Monday, August 15, 2011

Putting the Value in Most Valuable Player

Since we’ve already ventured beyond the frenzy of NFL free-agent signings and the excitement that there even are free-agent signings but we have yet to see any meaningful preseason action, I will spare you any analysis of such things.

            Instead, I will focus on the waning MLB season, putting my two cents in on the annual debate that generally collects the most pennies, the rightful recipient of the MVP award.  With all of this sabermetric mumbo-jumbo getting thrown around in baseball circles (and, yes, I am certainly a culprit), there has been a lot of discussion about the subjective nature of the assignment of postseason awards.  Now that we have super-statistics like wins above replacement (WAR), why should there even be a discussion?

            I am of the opinion that statistics of that sort have subjective valuations included within them as well, so how much better could WAR be than the good old “eye test,” really?  We should be using stats like this to inform the opinions we devise from what we see during the season.  Just as important, I believe, is that we should properly define what it means to be the Most Valuable Player.  There is something particularly meaningful about the use of the word valuable here.  Some awards, like the Heisman Trophy in college football, reward the Most Outstanding Player, which means that if a guy rushes for 2500 yards and 20 touchdowns, he should be strongly considered for the award regardless of the success of his team.  In the case of the most valuable player, however, we need to consider how much that player is worth to his team.  This also means that we should be equally considering both pitchers and position players.  While many people think that this means that we should not consider players from bad teams, I feel that the opposite should be true; the loss of a great player to a middling-to-good team would be much more traumatic than the loss of the same player from a great team.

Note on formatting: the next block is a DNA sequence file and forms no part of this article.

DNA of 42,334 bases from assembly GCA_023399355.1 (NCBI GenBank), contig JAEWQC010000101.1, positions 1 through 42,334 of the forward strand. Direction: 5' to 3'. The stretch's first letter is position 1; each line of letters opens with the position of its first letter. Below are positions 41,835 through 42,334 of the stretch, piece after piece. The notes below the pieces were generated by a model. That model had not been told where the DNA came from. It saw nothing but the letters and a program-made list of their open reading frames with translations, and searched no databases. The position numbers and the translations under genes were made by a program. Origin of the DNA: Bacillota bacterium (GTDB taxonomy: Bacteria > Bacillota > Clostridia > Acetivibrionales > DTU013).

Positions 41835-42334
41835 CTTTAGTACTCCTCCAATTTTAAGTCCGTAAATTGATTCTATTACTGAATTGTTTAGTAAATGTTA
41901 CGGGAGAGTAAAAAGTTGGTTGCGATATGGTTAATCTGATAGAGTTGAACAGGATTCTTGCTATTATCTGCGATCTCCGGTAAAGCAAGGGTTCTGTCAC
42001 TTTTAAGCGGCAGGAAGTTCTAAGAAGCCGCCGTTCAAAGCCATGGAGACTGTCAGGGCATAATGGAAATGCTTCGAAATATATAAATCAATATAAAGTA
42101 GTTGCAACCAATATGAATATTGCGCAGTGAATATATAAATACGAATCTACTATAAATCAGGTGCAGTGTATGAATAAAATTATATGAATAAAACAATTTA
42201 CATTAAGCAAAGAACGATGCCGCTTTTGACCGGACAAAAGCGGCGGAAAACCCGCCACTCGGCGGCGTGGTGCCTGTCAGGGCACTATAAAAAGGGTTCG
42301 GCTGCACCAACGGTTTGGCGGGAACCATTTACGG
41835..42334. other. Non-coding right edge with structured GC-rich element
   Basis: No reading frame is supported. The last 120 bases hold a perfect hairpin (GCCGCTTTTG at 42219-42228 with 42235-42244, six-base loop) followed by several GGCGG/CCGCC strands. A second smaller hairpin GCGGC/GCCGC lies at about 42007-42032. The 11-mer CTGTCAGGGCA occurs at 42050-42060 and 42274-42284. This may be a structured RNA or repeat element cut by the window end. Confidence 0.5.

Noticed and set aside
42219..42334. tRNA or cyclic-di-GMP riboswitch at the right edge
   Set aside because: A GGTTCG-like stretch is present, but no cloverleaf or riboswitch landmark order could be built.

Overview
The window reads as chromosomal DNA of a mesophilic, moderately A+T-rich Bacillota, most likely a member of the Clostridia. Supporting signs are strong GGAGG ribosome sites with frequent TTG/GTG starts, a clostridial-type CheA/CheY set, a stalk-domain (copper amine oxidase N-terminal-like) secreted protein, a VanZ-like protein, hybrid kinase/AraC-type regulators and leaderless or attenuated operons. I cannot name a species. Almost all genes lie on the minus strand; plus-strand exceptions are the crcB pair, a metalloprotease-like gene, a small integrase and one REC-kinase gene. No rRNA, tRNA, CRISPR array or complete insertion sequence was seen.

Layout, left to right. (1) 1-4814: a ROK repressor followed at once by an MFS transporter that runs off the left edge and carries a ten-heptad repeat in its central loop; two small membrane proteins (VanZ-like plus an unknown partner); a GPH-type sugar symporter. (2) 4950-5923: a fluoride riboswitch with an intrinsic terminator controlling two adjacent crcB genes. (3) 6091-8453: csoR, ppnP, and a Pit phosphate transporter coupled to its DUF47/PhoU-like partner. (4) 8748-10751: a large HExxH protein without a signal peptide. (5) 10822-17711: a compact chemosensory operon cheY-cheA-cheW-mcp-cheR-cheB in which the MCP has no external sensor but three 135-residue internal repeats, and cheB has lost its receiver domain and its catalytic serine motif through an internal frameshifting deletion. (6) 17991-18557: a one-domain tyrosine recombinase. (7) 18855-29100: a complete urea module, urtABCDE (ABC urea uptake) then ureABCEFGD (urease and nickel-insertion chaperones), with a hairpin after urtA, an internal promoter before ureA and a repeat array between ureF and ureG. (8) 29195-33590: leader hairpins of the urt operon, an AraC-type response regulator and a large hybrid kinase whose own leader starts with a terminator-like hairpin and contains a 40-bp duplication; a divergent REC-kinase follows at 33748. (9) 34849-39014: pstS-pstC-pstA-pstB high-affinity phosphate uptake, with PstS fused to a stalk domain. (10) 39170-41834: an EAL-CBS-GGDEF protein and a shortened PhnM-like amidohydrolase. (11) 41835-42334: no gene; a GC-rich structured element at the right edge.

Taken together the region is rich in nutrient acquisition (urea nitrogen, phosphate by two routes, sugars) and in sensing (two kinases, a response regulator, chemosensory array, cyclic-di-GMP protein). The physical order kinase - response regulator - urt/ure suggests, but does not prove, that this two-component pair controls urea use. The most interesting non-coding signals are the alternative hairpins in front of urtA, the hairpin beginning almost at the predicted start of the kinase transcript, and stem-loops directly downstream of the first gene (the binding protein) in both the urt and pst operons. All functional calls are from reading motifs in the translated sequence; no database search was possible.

For example, look at Justin Upton’s 6.0 WAR thus far this season (he plays for the Diamondbacks, in case you weren’t aware – and if you’re a Phillies fan, you’ll be aware this week).  If you removed him from their lineup, the resulting loss of 6 wins would put them 4 games out of first place in the National League West and 6 games out of the Wild Card instead of 2 games up.  Contrastingly, if you removed Shane Victorino’s 5.8 (we’ll round it to 6) WAR from the Phillies, they would still lead the National League East by 3 games.  It is of the utmost importance, in my opinion, to consider the (roughly estimated) impact on the team’s end-of-year success of the player in question, and I feel that this thought exercise is a good way to go about it.

            An important upshot of this idea is that we should automatically disqualify any players from teams that have multiple high-value (say, 5+ WAR thus far) players contributing to their success.  Sorry Red Sox (3 players), Phillies (3 players), Yankees (2 players), and Angels (2 players).  Unless we are faced with a transcendent season by a player on a mediocre team, players on teams that would not show any meaningful decrement (read: massive drop in playoff odds) from their absence should also be discounted.  If José Bautista (and his league-leading 7 WAR) had kept up his home run pace from the first half of the season, he would have been my pick in the American League, but alas I decline. 
So who does this leave?  In the American League, it’s slim pickings.  Of players with 5 WAR or better, we’re looking at Ben Zobrist, Ian Kinsler, and Justin Verlander.

Well, that was easy.  Congratulations Justin. (And there was much rejoicing)

     In the National League, we still have Upton, Matt Holliday, and Ryan Braun.  This is where digging a little deeper comes in handy.  With hitting being so down the last couple years, anyone who can post a .300 batting average while netting 30 homers and 100 RBI has to be looked at as a favorite, so that eliminates Holliday’s current 24 HR / 84 RBI pace.  And when you’re left with two candidates with pretty similar credentials, as Upton and Braun have, in my opinion it comes down to the degree of star power that surrounds you.  This comes back to the value that single player provides to his team such that they would suffer greatly if they were to lose him.

I dare a casual baseball fan to name another player on the Diamondbacks.

National League MVP: Justin Upton
American League MVP: Justin Verlander
Pop Culture MVP: Justin Bieber.  Why not.

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